Seeking the "right regulation" of digital services: Lords' Communications Committee articulates its vision

11 March 2019

In 2018, Mark Zuckerberg, Facebook's CEO, told the US Senate Judiciary Committee that the question was no longer whether there should be regulation of the internet, but what is the right regulation.

In advance of the highly anticipated publication of the government White Paper on 'Online harms', which the Secretary of State for Culture, Media and Sport has indicated will set out legislative measures to ensure social media platforms protect their users from a range of online harms, including online hate speech, on Saturday 09th March 2019 the House of Lords' Communications Committee published its report 'Regulating in a digital world'. We doubt that Mr Zuckerberg will think that this is one of the occasions when the Europeans have got it all right…

Overall, the Committee's recommendations appear to go further than what we anticipate the government will put forward as part of its White Paper, and include a number of high level aims which demonstrate little apparent thought to how they might be implemented or the impact this would have on the provision of services or the experience of users. We wait to see whether the government adopts any of the Committee's recommendations as part of its proposals, and comment on some of the Committee's key recommendations below.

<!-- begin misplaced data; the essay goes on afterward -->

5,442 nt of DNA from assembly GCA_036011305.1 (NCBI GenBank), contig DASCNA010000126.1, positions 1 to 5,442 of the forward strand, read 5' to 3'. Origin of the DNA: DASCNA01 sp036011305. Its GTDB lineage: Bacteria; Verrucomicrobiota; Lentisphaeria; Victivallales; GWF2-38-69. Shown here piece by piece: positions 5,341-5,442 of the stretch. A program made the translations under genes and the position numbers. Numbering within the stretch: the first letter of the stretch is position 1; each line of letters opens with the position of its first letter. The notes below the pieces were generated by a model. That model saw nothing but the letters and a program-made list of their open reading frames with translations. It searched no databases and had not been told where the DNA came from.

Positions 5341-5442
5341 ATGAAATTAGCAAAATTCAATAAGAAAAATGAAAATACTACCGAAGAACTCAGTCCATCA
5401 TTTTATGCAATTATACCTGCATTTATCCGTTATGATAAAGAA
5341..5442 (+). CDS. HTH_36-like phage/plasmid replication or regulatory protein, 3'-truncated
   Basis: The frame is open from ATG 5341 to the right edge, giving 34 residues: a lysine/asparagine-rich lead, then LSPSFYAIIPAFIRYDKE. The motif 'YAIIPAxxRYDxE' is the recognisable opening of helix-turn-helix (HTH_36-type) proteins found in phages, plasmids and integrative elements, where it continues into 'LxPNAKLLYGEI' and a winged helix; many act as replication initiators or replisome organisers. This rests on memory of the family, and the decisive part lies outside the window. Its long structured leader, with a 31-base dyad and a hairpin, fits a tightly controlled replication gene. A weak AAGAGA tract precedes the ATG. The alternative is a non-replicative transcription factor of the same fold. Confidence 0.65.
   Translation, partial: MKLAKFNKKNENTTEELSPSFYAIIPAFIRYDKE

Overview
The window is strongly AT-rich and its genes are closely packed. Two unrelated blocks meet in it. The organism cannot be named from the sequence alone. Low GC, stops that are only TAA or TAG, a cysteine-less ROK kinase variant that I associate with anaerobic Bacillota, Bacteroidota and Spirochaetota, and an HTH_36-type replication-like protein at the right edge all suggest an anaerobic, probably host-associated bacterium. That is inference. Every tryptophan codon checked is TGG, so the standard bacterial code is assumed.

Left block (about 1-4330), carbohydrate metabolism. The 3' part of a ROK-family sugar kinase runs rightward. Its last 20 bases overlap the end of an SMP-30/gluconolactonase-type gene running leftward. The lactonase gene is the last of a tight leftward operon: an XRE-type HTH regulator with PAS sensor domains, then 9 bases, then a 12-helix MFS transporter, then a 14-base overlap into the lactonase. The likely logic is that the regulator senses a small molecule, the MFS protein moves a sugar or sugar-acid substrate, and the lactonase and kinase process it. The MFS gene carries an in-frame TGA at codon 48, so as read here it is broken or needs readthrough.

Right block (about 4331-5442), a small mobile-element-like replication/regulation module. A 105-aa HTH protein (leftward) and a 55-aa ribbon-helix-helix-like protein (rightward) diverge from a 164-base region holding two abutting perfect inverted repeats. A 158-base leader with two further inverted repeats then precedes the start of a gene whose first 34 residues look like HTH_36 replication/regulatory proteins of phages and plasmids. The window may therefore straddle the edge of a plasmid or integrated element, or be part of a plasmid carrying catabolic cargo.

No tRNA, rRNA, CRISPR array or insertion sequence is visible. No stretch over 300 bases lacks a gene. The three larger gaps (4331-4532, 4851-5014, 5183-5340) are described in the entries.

In summary, relying on the Cambridge Analytica scandal, online hate speech directed toward female MPs, the suicide of Molly Russell, and media reports of the sexual activities of the celebrity referred to as 'PJS', as well as what it perceived as challenges posed to competition, media pluralism, privacy, consumer protection, and common decency, the Committee sets out a radical vision to govern the online space, drawing heavily from principles contained within the GDPR, and advocating certain key proposals including:

  • the creation of a new over-arching super-regulator, the Orwellian-sounding Digital Authority, to oversee and instruct existing regulators in the area;

  • the regulation of user services, including search engines, marketplaces, social media, gaming and content-sharing platforms, using a system of principles-based regulation;

  • the withdrawal of the safe-harbour provisions in the E-Commerce Directive, while the Committee rejected the imposition of strict liability;

  • increased transparency obligations toward users, regulators, and the public, with clearer terms and conditions, and what is effectively an enhanced subject access regime in relation to the use of algorithms and created behavioural data;